I’m not to keen on revisiting a topic we’ve recently discussed, but this one seems to deserve more attention. Just last week we lost another member of our hunting fraternity. According to the Great Falls Tribune, Gary Wallace, 58, was hunting with his Lab and a friend in Montana when the dog went to retrieve a bird on the Missouri River. The dog busted through the ice, and Wallace went out to rescue him. He, too, fell through the ice and could not get out. Wallace’s hunting partner tried to help him out but had no luck and eventually ran for assistance. When the authorities arrived, Wallace had slipped beneath the river and was later pronounced dead. Wallace left behind a wife of 30 years and two children. The dog survived.

I didn’t know Wallace, but from what I understand he was one of us. Here’s how his wife described him in the Tribune: “He loved hunting, and he loved his dog, and he loved his family. I–you know–just wasn’t ready yet.”

That’s some gut-wrenching stuff, folks. I tried to find some good information on what a hunter should do if his dog goes through the ice. Unfortunately, there’s not much out there. The best rule is this: Don’t, under any circumstance, send your dog out on ice you’re not sure about. A bird is not worth your dog’s life. And a bird is certainly not worth your life.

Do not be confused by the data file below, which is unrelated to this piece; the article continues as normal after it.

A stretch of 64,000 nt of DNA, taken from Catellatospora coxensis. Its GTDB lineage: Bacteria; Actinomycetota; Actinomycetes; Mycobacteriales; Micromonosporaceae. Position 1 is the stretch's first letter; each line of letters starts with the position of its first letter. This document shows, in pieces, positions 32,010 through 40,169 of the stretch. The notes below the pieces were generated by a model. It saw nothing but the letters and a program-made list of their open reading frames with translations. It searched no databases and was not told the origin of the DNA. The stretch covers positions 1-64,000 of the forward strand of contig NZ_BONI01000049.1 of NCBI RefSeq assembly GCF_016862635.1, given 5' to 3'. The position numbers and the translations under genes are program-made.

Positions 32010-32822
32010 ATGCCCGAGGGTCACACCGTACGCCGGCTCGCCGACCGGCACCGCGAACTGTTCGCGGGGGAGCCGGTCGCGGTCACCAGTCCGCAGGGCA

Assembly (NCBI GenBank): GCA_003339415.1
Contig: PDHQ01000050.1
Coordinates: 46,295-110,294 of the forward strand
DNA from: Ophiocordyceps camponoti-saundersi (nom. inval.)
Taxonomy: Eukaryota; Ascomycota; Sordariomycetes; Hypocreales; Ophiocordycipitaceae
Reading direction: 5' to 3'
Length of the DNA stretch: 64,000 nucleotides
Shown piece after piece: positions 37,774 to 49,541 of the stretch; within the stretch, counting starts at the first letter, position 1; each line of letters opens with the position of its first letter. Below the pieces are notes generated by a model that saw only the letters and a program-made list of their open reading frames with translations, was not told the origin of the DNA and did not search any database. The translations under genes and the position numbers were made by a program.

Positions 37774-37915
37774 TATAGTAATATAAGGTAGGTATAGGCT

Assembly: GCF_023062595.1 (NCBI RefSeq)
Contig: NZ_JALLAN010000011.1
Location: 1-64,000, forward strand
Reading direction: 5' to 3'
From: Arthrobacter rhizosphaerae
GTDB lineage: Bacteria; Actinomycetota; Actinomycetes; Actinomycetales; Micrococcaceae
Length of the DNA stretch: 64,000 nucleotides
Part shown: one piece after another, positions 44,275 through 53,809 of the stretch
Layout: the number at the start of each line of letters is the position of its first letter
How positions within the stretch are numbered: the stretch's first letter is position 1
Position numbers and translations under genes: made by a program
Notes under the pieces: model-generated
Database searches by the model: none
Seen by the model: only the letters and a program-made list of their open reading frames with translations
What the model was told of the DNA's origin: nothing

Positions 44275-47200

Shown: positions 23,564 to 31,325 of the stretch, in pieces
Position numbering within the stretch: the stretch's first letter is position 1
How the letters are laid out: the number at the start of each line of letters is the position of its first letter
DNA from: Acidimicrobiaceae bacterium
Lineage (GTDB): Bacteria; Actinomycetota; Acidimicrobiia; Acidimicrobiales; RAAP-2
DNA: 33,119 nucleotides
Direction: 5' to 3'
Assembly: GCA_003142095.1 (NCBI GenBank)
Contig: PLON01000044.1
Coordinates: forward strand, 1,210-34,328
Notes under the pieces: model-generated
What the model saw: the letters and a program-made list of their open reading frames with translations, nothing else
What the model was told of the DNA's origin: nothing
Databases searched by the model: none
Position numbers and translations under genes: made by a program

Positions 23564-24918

But I know that dogs don’t always follow the rules. And I know that some people will instinctively try to rescue their animal in trouble. Before you do, ask yourself if you’re prepared to die trying. Ask yourself if your family is prepared to possibly go on without you. And still, if you must, be damn careful.

The below video is an excellent source of information for a hunter who falls through the ice. One tip it doesn’t mention is that a hunter should carry two screwdrivers or such tied to a string that you can hang from your neck and use as picks in the ice to give enough purchase to pull yourself out.

If any of our readers in frozen climes want to chime in with some helpful information on ice, please do. Folks, we’ve lost too many good men already this year. Be careful out there. And keep your dogs safe.